Hydro Power in India – a grotesque business

The Mullaperiyar Water Conflict This week I attended a meeting on the “Mullaperiyar water conflict” between Tamil Nadu and Kerala, organised by The Forum for Policy Dialogue on Water Conflicts in India. The conflict leads back to a lease agreement signed in 1886 on perhaps the first formal inter-state, inter-basin water sharing transfer in India – leading to the construction of the Mullaperiyar dam in Kerala. The dam is now 114 years old and provides water for the State of Tamil Nadu. It is also responsible for serious security risks for the citizens of Kerala as agreement foresees that the dam should provide water to Tamil Nadu for 999 years in total but has already over-lived its lifetime.

Inspired by this grotesque conflict I ended up discussing hydro projects in India and asked around whether there was a specific dam that would require further attention from a CDM point of view. It quickly emerged that Indian hydro experts were concerned about two run-of-the-river projects at the Bhilangana River in Uttarakhand, North of Delhi which is currently under construction and about to apply for CDM funding shortly.

These two small hydro power projects – Bhilangana II and III – aim to harness the perennial waters of Bhilangana River – a major tributary of the sacred River Bhagirathi. Both projects are situated a few kilometres upstream of the 22.5 MW hydro electric power project which was approved as CDM in early 2007.

The organisation Carbon Trade Watch had already reported about this CDM project claiming that communities were never consulted and that the construction provoked violence, human rights violations and internal conflict. These violations culminated in March 2007 when villagers were jailed on three separate occasions and the village has been subject to police raids twice. In March 2005, 120 villagers were arrested and put in jail for four days, and another 79 were arrested in July 2005, November 2006 at least 29 people were arrested and forced to sign a document that they would stop their resistance. Swasti Power Engineering Limited (SPEL) was in charge of this CDM project and stands to make enormous profits from carbon credits until 2017. ACRES International, a US company, is part owner of Swasti Power and was convicted for corruption charges in 2002 and black listed by the World Bank.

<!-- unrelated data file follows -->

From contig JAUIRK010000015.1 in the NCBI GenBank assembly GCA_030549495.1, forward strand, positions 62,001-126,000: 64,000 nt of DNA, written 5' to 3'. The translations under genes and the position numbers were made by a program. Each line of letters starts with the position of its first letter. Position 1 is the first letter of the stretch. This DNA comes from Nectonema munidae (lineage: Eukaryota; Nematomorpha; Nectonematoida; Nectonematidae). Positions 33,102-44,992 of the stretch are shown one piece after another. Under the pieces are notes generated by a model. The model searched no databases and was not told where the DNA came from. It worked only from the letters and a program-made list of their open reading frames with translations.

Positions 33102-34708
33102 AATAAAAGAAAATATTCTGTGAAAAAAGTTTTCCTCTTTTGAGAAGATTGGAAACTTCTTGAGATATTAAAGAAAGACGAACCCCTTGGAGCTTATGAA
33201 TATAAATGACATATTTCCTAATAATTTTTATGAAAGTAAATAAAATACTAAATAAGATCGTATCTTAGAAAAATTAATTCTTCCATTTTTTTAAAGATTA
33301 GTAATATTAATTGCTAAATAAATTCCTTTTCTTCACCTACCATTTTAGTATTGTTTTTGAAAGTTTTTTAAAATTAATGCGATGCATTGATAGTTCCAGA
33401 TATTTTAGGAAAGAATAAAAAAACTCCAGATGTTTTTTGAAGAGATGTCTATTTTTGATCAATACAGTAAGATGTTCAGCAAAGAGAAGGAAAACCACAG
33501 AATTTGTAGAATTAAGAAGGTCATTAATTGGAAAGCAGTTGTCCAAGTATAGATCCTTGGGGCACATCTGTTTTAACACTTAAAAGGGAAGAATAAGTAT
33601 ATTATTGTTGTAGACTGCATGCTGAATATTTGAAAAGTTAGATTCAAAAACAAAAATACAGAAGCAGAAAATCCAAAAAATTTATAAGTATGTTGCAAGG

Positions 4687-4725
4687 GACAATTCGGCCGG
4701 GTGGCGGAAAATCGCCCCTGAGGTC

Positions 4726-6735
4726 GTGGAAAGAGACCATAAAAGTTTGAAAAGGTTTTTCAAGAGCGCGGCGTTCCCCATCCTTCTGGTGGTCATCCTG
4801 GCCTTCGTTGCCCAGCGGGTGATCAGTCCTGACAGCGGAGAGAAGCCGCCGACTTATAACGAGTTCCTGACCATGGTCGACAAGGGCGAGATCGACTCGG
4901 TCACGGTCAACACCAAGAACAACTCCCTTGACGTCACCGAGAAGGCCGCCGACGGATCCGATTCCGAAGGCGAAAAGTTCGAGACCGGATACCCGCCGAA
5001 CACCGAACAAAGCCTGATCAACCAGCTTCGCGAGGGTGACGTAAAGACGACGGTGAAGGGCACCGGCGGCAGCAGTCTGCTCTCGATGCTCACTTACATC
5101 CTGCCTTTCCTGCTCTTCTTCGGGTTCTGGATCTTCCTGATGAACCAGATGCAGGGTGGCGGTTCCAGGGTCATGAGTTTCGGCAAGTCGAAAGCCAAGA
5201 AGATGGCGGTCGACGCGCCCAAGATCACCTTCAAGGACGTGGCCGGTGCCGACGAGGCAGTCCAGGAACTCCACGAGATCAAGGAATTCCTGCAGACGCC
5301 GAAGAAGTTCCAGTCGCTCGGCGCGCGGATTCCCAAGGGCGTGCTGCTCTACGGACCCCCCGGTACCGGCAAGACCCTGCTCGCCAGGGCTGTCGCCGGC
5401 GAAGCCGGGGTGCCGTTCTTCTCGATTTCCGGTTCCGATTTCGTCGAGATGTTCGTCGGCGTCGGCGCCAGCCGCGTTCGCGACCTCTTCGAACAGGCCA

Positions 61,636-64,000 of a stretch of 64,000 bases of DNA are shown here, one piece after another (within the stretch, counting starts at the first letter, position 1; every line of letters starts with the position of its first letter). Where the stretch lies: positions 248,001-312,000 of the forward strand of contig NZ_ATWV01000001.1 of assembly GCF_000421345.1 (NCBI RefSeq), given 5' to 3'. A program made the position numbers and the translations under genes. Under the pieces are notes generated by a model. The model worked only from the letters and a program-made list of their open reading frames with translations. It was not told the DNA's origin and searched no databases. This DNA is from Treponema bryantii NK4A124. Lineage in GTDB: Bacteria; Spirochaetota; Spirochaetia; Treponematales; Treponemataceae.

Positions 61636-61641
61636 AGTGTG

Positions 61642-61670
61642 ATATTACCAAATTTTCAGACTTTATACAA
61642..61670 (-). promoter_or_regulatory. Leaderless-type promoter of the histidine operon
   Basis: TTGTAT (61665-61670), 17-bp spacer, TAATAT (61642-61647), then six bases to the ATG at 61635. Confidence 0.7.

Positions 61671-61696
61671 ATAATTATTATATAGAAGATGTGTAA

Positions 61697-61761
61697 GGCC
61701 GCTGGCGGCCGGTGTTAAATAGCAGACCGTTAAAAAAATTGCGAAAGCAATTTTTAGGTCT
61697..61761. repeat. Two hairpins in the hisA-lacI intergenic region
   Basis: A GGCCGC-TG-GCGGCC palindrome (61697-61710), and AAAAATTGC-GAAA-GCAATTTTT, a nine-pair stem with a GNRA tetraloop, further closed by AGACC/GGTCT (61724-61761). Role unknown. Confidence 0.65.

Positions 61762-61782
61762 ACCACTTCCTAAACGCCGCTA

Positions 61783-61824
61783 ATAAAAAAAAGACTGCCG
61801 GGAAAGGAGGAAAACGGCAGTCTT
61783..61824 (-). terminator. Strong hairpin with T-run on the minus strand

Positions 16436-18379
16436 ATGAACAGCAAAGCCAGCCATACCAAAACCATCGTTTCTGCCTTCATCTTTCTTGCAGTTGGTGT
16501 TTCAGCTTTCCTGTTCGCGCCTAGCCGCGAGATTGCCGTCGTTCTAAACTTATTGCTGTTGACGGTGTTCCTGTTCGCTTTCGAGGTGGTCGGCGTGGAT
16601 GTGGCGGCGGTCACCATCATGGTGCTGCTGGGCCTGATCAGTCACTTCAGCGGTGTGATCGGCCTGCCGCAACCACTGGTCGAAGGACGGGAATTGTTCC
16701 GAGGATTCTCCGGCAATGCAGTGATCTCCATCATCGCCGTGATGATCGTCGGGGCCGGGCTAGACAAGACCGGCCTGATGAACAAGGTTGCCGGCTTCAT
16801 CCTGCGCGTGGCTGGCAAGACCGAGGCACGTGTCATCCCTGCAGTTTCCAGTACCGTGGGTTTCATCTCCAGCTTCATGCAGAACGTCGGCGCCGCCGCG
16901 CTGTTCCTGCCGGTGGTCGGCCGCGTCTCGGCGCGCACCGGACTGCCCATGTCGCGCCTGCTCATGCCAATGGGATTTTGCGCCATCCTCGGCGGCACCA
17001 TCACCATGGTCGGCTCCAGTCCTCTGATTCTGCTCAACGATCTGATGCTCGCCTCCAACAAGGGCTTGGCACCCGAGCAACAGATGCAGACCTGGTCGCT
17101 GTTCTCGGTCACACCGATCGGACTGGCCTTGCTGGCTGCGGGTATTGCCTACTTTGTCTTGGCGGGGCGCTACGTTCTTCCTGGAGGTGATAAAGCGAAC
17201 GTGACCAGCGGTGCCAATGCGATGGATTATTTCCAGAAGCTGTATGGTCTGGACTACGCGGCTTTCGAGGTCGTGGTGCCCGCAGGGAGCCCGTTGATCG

Following my decision to see the Bhilangana area myself, I phoned the project proponent of Bhilangana II and III to inquire about plans to apply for CDM funding. I was told that indeed, also the second and third projects are about to apply for CDM support within a couple days.

There are three dam projects on the Bhilangana River and 146 in the State of Uttaranchal. In total, there are 126 CDM hydro projects in India which are set to produce 5478 MW per year. These projects are set to generate 50451 kCERs by 2012 which corresponds to the annual greenhouse gas emissions of Norway in 2000.

Run-of-the-river dams have been promoted as renewable energy projects with social and ecological benefits under the CDM. However, often these promised benefits are not really happening. Instead, negative impacts caused by the construction of the usually large tunnels are responsible for irretrievalbe damage.

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